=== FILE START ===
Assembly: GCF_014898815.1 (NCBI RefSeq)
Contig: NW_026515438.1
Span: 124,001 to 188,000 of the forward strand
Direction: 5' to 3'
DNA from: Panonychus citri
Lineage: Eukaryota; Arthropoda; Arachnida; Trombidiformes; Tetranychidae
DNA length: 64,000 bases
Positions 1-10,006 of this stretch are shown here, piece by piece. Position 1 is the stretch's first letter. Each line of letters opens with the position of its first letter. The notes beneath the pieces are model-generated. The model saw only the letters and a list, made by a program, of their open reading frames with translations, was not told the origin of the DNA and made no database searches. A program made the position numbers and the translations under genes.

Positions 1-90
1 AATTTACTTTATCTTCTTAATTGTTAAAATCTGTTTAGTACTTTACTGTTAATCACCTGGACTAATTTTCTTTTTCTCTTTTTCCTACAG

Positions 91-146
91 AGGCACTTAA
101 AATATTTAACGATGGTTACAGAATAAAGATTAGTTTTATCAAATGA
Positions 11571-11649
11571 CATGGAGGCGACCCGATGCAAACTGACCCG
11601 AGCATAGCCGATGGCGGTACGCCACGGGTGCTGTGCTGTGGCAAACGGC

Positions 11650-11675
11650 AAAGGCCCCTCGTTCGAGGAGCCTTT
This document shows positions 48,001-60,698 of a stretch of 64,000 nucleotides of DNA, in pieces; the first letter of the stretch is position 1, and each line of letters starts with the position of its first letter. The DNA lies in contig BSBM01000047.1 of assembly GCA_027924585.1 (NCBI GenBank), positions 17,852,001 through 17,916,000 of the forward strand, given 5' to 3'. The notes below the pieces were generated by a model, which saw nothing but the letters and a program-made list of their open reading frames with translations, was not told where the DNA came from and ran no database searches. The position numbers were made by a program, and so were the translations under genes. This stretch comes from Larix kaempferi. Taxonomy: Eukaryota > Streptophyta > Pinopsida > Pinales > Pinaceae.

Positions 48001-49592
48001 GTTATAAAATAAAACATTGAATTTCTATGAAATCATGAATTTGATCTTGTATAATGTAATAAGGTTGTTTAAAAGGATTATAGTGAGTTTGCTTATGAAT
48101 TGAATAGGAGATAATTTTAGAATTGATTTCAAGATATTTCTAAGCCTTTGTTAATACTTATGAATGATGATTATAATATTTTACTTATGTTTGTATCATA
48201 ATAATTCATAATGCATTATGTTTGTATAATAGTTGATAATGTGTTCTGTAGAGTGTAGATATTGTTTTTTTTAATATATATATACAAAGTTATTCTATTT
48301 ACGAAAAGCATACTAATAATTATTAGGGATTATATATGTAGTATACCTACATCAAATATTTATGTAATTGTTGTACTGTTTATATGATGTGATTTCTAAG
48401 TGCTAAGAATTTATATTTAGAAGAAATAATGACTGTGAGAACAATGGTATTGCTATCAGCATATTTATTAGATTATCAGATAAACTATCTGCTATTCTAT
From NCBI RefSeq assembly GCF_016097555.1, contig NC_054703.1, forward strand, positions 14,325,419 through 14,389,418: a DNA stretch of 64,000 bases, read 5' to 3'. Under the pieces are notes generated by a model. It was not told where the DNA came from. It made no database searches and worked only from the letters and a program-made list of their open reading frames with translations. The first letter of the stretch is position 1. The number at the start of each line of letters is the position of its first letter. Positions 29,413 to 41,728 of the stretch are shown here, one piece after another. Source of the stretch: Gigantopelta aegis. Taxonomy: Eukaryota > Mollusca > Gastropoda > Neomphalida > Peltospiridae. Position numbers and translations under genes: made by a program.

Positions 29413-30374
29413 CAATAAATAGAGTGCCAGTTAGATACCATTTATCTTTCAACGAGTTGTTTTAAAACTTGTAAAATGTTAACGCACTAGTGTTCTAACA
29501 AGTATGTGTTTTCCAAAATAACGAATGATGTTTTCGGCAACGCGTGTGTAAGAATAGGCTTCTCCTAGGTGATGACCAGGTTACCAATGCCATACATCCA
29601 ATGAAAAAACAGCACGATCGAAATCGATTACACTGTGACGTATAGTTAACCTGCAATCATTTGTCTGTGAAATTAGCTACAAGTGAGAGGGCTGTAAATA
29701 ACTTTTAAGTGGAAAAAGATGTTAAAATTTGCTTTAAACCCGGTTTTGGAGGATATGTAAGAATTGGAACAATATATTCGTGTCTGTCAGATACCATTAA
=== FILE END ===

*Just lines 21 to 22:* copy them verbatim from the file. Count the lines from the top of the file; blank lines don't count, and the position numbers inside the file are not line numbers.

48001 GTTATAAAATAAAACATTGAATTTCTATGAAATCATGAATTTGATCTTGTATAATGTAATAAGGTTGTTTAAAAGGATTATAGTGAGTTTGCTTATGAAT
48101 TGAATAGGAGATAATTTTAGAATTGATTTCAAGATATTTCTAAGCCTTTGTTAATACTTATGAATGATGATTATAATATTTTACTTATGTTTGTATCATA